Friday, October 16, 2009

Carter's Coin Flip Version 1.5 Submitted to the App Store

By Carter:
In the new version my dad and I have put a new toolbar that is easier to use.
We have also chosen two new coins along with the Franc one. We added a Spanish coin with a soccer ball on the tails side of it for soccer fans. We also added a one pound piece from Great Britain, with queen Elizabeth on the heads side.
The new game has also added numerals to the statistics mode, so you now that flip number 1520 was heads and the 40000th was tails
I enjoyed making the new version and I hope that you enjoy using the new version to decide whether to do this or that.

By Dad:
In the original version of CCF we made the transition from the coin view to the statistics view using the “card flipping” motif and a button in the top corner of the screen. However, we discovered that we were mis-using the UI element. People kept expecting that the statistics screen and the coin screen were somehow related. The biggest change in the 1.5 version is to move to a tab bar view to indicate that the two modes are not related.

Thursday, October 1, 2009

Single Tap and Double Tap iPhone

By Dad:
We decided to use a single-tap and double-tab pattern to have Carter’s Coin Flip decide if the user wanted to flip the coin (single tap) or change to a new coin (double tap). Knowing that tapcount was the property of touches that we wanted, the touchesBegan method started out something like this:

- (void)touchesBegan:(NSSet *)touches withEvent:(UIEvent *)event{

UITouch *touch = [[event allTouches] anyObject];

if (CGRectContainsPoint(coin.frame,[touch locationInView:self.view])) {

if (touch.tapCount == 2) {

[myCoin changeCoin];

}else{

[myCoin onFlip];

}

}else{

//Code to change the background image since the user

//tapped outside of the coin image.

}


So, the code above WANTS to call the changeCoin method of the myCoin object (the UIImageView holding the picture of the coin) when the user taps twice or call the onFlip method if the user only taps once.


This code almost works.


When the user does a double tap the coin does change, but only after it flips. So, on a double tap, it is clear that the first tap of the double tap is counted as a single tap and then the second tap of a double tap is counted as the double tap. This is not what I was expecting.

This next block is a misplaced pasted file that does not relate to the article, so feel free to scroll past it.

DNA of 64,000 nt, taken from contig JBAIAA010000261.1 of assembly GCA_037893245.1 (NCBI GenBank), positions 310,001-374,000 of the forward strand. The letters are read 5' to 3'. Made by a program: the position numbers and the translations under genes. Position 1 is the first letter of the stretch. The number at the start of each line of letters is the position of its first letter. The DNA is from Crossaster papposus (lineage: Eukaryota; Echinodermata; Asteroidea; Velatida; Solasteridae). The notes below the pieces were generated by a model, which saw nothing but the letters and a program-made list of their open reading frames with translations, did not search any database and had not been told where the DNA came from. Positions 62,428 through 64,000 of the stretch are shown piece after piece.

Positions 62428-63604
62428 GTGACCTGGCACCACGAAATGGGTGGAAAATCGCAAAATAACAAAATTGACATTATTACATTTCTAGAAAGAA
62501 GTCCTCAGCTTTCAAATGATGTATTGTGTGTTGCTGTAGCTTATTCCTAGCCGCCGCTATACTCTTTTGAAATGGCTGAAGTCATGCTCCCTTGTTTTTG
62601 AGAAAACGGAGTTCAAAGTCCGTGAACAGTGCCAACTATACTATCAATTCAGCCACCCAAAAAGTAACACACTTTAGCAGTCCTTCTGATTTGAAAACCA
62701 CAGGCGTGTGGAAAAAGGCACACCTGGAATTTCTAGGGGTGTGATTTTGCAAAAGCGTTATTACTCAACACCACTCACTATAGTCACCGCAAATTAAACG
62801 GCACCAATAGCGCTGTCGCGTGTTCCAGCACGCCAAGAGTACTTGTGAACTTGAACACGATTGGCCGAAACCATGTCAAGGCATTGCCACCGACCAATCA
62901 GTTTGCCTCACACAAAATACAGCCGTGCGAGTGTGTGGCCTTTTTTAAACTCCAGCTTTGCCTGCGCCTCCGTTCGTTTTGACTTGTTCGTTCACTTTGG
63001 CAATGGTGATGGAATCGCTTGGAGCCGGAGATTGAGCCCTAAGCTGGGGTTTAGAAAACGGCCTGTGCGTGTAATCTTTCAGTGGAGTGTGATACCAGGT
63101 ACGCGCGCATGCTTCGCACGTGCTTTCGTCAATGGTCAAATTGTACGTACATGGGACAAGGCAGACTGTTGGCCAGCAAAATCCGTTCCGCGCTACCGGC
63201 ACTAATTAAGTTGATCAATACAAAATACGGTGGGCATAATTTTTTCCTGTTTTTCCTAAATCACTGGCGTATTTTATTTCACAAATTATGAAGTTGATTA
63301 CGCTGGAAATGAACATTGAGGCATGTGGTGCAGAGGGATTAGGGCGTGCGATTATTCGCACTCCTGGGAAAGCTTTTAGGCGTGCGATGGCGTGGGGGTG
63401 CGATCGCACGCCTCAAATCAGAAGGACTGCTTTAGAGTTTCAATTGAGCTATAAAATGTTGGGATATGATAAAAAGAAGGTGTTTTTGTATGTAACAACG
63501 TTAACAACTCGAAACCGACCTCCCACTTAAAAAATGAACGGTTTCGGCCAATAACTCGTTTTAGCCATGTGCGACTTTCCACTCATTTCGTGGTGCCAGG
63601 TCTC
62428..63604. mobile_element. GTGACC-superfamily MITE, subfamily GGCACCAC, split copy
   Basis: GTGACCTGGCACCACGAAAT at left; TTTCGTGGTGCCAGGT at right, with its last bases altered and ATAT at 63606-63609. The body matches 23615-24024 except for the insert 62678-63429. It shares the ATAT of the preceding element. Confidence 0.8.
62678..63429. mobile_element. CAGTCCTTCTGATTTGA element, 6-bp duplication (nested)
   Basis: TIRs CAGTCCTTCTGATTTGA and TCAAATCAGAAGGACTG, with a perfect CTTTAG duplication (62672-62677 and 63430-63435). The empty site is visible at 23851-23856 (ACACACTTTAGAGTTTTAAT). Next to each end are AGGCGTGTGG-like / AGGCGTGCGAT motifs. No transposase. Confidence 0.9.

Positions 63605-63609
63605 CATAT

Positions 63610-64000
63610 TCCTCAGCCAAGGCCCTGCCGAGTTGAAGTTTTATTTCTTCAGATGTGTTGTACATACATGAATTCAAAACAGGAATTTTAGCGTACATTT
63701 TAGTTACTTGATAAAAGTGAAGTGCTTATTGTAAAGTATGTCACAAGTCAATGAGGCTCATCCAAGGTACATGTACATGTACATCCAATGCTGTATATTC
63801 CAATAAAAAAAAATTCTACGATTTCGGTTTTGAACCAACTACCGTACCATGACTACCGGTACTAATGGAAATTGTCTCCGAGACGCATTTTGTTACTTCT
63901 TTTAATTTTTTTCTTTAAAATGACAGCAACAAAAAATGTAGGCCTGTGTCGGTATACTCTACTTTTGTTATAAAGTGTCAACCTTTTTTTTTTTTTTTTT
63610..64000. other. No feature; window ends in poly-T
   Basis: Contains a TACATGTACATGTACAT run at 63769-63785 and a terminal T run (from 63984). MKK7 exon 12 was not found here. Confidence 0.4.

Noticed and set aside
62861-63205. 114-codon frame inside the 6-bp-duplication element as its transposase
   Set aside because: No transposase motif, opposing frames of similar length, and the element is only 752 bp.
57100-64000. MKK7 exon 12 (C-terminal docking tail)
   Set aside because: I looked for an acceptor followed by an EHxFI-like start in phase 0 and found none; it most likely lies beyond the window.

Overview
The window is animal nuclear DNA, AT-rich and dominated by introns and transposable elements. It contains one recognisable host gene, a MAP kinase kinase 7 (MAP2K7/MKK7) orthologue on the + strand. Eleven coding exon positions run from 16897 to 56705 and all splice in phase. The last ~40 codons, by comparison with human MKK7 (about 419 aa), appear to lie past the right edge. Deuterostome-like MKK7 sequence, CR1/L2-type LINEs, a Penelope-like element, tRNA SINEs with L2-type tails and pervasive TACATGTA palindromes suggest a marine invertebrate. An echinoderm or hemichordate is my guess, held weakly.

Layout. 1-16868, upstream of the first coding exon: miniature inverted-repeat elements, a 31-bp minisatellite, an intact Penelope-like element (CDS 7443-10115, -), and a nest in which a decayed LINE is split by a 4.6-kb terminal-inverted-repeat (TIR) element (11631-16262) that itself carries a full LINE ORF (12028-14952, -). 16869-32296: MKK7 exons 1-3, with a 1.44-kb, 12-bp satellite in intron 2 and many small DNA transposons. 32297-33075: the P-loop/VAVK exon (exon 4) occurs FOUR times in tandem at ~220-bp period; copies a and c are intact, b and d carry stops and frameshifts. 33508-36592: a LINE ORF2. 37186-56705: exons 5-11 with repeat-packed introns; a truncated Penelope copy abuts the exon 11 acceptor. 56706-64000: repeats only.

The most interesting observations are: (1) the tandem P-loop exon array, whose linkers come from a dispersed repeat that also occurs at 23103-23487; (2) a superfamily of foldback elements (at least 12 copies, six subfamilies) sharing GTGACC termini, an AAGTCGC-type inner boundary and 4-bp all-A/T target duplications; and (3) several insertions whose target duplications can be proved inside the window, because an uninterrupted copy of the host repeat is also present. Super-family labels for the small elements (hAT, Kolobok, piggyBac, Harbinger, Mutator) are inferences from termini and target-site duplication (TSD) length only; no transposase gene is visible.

A few quick Google searches turned up curious threads on the standard coding discussion boards. Click through if you must, but the themes are the same: this double tap isn’t as straight forward as people expected:

The last board I visited suddenly brought everything into clarity. It is an RTFM question. (IphoneSDK.com Message Thread). I should have known, that Apple would not have expected us to use timers or strange masking of objects or something. They would have laid it out, right in the very first document that all new developers should read through, the iPhone Programming Guide.


In essence, the iPhone Programming Guide says that if you are looking for 2 or 3 or 4 taps you will need to delay the code for the touches below your number. So, at one tap you call a function with a slight delay. If a second tap occurs within your specified timeframe (a few tenths of a second), you cancel the call and initiate a call to the function that handles two touches. This pattern is repeated for 3 and 4 touches etc. So, the current (v 1.5) Carter’s Coin Flip application incorporates this code:


- (void)touchesBegan:(NSSet *)touches withEvent:(UIEvent *)event{

UITouch *touch = [touches anyObject];

if (touch.tapCount == 2) {

[NSObject cancelPreviousPerformRequestsWithTarget:self];

}

}


- (void)touchesEnded:(NSSet *)touches withEvent:(UIEvent *)event{

UITouch *touch = [touches anyObject];

if (touch.tapCount == 1) {

if (CGRectContainsPoint(coin.frame,[touch locationInView:self.view])){

[self performSelector:@selector(onFlip) withObject:nil afterDelay:0.3];

}else{

//I change the background image here

}

} else if (touch.tapCount == 2) {

[theCoin changeCoin:coin];

}

}



Notice that I have some code in touchesBegan and the rest in touchesEnded. I think I could have put it all in touchesEnded, and still given the same illusion to the user. However having it in both locations made it easer for me to read the code. I got a little confused by the part of the performSelector command’s withObject requirement. At first I thougth the withObject would be optional given my reading of the documentation. However, the code didn’t work until I added the withObject parameter. I think it has something to do with the fact that the afterDelay parameter is there. In .net coding, any of the optional parameters can be omitted, but it seems that in ObjectiveC you need to list the optional parameters and just pass in nil.